Nigeria already making some improvement in cancer care- Consultant Oncologist
A Consultant Oncologist, Dr Atara Ntekim, on Thursday said Nigeria has made some positive improvement in cancer care and management in spite of its prevalence.
Ntekim, who works with the University College Hospital, Ibadan, told the News Agency of Nigeria (NAN) in Lagos that Federal Government was already making efforts at improving cancer management.
He spoke on the Breast Cancer Awareness Month (BCAM) which is an annual international health campaign organised by major breast cancer charities and organisation every October to increase awareness of the disease and to raise funds for research into its cause and prevention.
“Recently, the government launched the cancer control programme where it upgraded some of the plans and strategies it feels to make the programme more effective. There are also some things that are done, especially in trying to provide treatment facilities like radiotherapy. Also, recently, the government had to go into partnership with a U.S based NGO on how they can get cheaper chemotherapy drugs into the country for the treatment of cancer”.
“Then, some state governments including Ondo State, are trying to set up cancer centres and some other groups are coming up.
“So, the sensitisation has been done; because formally what used to be is, when people are aware and they go for screening, how to get treatment can be a problem. People may not be able to get the facility and also, not be able to afford the treatment,“ he said.
The consultant oncologist said that some private organisations were collaborating with the government institutions in terms of public private partnership (PPP).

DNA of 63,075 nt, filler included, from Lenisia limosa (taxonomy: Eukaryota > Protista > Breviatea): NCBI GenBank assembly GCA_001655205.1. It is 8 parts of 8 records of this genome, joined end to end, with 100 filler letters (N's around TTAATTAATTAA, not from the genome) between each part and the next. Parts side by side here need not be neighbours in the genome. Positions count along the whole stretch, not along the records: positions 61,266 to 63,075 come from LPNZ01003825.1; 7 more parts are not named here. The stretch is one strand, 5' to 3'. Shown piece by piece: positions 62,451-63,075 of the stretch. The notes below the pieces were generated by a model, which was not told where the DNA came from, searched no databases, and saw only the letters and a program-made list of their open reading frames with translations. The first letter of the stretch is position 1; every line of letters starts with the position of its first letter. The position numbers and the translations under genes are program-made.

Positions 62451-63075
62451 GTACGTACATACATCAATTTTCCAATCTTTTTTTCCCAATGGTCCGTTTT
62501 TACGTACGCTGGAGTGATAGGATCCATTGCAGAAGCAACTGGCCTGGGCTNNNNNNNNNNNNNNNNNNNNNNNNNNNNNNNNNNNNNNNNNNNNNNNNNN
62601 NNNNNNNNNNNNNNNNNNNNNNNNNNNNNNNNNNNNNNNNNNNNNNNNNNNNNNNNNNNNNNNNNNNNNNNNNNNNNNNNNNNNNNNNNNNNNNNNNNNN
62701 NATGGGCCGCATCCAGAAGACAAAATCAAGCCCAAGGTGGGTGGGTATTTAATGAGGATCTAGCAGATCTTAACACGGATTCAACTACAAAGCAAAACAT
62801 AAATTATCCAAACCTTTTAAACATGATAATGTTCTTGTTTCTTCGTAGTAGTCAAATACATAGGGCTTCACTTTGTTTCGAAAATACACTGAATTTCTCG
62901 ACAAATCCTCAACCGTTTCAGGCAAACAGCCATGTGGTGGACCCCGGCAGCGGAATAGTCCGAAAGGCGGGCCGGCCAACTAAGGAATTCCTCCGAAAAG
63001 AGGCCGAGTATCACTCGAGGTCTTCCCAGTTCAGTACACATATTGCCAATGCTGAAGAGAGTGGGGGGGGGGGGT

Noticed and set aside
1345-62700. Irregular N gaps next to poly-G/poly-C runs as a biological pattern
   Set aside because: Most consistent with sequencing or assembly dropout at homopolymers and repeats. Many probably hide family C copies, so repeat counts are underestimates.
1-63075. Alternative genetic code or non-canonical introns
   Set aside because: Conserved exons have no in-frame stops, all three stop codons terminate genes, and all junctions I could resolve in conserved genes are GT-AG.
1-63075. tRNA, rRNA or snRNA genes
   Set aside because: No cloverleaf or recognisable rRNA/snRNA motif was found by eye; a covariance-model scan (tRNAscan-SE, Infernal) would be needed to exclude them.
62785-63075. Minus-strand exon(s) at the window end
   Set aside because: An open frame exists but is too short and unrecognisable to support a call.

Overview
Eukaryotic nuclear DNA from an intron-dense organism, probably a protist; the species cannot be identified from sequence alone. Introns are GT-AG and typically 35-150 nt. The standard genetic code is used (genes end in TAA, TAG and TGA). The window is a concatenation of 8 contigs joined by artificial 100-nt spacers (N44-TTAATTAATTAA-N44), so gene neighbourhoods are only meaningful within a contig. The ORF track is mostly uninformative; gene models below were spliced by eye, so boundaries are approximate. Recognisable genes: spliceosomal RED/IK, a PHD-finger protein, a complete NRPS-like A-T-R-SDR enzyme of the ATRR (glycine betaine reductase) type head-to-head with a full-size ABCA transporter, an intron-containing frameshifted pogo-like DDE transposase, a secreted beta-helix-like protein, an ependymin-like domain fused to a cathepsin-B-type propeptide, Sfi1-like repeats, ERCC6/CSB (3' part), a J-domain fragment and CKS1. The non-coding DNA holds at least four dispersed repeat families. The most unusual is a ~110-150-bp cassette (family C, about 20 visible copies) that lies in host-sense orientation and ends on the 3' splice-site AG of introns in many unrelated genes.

In the area of diagnostics, he said that some other private organisations were trying to set up diagnostic facilities as well.
“Organisations like Pathcare and Union Diagnostics are trying to improve their diagnostic abilities to be able to cover cancer care.
“I believe when these efforts are completed, there will be more treatment centres in the country,“ he said.
Ntekim added that in spite of the awareness about breast cancer, the uptake of screening for the diseases was still very low.
According to him, inadequate facilities and high cost of treatment were responsible for the low uptake of screening.
He said that the solution would be for other private organisations to come up with plans to support people by making the facilities available and supporting treatment.
“Right now, the government alone cannot do everything; the expectation now is that some private organisations can set up some basic screening centres and subsidise treatment for people.
“We are trying to do some advocacies to see if the National Health Insurance Scheme (NHIS) can cover cancer care.
“Even, if that is the case, the NHIS is strictly for civil servants, which just covers about two to four per cent of the population; although, some NGOs are coming up to support some patients, yet they are minimal.
“We still need more in terms of trying to help patients to be able to afford the treatment; because sometimes, it is not a one-stop treatment; it goes to different stages,“ Ntekim said.
The expert said that the causes of breast cancer was still unknown, but there were known predisposing factors including genetics.
Ntekim said: “The genetic problems that can lead to hereditary ones have been identified, but the facility to screen for those ones are not available in Nigeria.
“However, there is an attempt to make those centres available in the country, because experts are trying to get exposed and be trained.”